This section of Lord Tennyson's "In Memoriam" can be analyzed several ways, including in terms of its autobiographical meaning, its literary devices, and its sound devices.
From an autobiographical standpoint, we know the author wrote this section and, indeed, the entire poem as a way of processing his grief over the untimely death of his best friend, Arthur Hallam. The poem speaks of the poet walking past his friend's home in the early hours of the morning because he has been unable to sleep due to his grief. This is an action that many who have lost loved ones can relate to. Even though we know the person is no longer there, we hope to gain some comfort from being in the place where we used to meet our loved one.
In terms of literary devices used in this section, Tennyson uses three major ones. First, he uses apostrophe, the dramatic technique of addressing an inanimate object. Tennyson addresses the "dark house" in the first line and the "doors" in the third line. He invites the house and the doors to "behold me," to watch him as he sneaks to Hallam's home in the predawn hours. He confesses that he has been unable to sleep. The use of apostrophe intensifies the description of the poet's emotions by implying that inanimate objects might be able to sympathize with his grief.
It is similar to the pathetic fallacy—ascribing emotions to nature that match those of the persona—which is the second literary device used in this section. The "drizzling rain" creates a "blank day" that matches the dull emptiness of the poet's grief.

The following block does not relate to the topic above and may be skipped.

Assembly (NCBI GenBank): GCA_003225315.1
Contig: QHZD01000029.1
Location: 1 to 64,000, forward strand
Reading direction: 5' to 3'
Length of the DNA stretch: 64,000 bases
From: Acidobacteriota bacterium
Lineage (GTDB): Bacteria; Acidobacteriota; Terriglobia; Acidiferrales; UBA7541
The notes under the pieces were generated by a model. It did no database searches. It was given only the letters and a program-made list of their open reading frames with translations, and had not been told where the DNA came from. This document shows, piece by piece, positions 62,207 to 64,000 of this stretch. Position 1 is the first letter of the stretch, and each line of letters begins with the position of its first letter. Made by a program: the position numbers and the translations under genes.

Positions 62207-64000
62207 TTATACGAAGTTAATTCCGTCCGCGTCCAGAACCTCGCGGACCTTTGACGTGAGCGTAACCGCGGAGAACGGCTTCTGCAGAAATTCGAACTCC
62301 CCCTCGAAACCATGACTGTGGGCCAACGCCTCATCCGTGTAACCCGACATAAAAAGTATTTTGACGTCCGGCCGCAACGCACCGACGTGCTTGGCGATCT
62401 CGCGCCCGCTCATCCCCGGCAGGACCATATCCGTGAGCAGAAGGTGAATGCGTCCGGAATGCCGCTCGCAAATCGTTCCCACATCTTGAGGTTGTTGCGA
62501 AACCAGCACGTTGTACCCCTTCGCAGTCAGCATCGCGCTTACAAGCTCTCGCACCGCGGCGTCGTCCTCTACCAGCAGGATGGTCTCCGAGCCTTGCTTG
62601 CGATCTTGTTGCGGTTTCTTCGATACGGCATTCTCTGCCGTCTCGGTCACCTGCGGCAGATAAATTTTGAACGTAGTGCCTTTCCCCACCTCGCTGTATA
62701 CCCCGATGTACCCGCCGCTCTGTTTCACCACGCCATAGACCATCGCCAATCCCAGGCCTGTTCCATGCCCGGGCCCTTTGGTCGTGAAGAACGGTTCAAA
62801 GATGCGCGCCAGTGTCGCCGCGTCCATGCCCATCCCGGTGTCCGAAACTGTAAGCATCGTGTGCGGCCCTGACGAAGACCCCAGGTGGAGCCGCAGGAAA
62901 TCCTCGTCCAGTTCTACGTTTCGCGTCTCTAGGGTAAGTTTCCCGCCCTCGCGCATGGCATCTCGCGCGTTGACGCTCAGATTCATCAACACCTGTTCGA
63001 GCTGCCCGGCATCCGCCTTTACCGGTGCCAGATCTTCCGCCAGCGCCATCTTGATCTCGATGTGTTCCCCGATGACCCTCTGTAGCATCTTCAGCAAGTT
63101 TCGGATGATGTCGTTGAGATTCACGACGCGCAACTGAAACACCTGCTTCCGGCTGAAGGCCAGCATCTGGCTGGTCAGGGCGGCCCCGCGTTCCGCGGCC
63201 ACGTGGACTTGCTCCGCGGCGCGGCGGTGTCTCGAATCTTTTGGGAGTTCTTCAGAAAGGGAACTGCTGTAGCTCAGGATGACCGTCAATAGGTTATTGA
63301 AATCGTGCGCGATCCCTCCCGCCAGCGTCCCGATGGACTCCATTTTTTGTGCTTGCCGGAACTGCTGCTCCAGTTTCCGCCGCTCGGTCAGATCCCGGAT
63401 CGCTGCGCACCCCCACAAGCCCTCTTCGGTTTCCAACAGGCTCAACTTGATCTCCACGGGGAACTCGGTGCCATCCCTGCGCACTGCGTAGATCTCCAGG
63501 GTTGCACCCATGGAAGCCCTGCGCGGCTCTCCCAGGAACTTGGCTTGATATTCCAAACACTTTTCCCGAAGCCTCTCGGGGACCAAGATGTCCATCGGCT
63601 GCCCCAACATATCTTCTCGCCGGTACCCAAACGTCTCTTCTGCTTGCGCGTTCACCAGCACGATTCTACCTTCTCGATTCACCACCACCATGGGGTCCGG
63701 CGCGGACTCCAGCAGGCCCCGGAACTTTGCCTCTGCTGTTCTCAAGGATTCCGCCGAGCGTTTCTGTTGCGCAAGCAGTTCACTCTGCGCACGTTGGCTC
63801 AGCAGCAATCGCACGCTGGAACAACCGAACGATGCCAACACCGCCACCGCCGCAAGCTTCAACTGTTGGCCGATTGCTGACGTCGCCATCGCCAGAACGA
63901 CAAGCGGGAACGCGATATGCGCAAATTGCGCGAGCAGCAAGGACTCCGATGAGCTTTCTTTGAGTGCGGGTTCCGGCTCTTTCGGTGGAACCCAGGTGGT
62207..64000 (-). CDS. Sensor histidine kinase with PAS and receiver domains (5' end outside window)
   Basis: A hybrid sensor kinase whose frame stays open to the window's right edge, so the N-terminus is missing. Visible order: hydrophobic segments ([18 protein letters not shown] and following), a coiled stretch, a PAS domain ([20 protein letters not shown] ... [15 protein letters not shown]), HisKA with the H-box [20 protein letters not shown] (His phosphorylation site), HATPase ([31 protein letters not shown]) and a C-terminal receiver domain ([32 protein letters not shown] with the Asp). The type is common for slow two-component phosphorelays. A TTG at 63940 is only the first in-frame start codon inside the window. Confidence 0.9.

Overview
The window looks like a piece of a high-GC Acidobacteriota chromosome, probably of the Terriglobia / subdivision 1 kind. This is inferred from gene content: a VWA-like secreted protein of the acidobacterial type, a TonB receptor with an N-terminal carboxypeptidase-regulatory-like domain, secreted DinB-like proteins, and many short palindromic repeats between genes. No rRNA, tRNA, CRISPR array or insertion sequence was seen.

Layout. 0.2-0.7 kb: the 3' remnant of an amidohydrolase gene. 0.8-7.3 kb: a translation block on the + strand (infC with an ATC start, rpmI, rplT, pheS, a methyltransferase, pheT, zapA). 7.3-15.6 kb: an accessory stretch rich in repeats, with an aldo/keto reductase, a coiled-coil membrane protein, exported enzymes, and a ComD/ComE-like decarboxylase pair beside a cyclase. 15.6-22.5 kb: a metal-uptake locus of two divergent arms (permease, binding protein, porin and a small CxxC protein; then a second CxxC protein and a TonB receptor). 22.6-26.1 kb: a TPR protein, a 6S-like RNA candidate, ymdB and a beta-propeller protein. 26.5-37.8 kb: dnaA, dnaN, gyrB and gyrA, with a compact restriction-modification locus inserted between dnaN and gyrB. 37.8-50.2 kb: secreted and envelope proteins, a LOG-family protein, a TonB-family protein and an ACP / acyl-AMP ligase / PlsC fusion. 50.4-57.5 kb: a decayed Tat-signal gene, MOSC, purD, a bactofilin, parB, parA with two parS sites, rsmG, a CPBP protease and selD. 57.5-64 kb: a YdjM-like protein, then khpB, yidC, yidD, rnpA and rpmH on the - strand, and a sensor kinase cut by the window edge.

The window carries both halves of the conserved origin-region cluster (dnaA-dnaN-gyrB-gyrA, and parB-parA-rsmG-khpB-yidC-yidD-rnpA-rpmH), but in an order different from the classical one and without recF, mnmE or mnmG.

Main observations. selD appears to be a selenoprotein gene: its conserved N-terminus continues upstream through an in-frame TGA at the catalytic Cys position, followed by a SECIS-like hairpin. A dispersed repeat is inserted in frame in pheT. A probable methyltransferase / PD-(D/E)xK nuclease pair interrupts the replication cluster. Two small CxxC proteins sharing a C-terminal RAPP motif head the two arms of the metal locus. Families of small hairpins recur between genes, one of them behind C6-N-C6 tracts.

The third obvious literary device used in this section is hyperbole—exaggeration for effect. The poet admits to creeping around Hallam's house "like a guilty thing," but this is surely exaggerated. No one would condemn the poet for his early morning excursion to the home of his lost loved one, so he need not creep around or feel guilty. The hyperbole shows the intensity of his emotions. In the final stanza, he refers to the streets as "bald" and the day as "blank," which depict his emotions but not the literal reality. He also refers to the new day as "ghastly," which means macabre or filled with terror. The new day beginning holds no immediate threat to the poet, but the fact that it will be filled with more grief makes it feel so.
Regarding sound devices, the stanzas use the abba rhyme scheme, known as the "In Memoriam" stanza, made famous by this poem. The poem uses iambic tetrameter as its main rhythm, but the last line breaks the cadence. The line has no specific poetic rhythm but uses the rhythm of natural speech. Two unaccented syllables are followed by three accented, one unaccented, and two accented syllables. The five very strong beats in the line, further emphasized by the alliteration of the /b/ sounds, gives the line a feeling of heaviness and dragging on, as the speaker will do. He will plod through another day of grieving for his friend.
This short section of Tennyson's longer poem continues the theme of grief and examines it using effective literary and sound devices.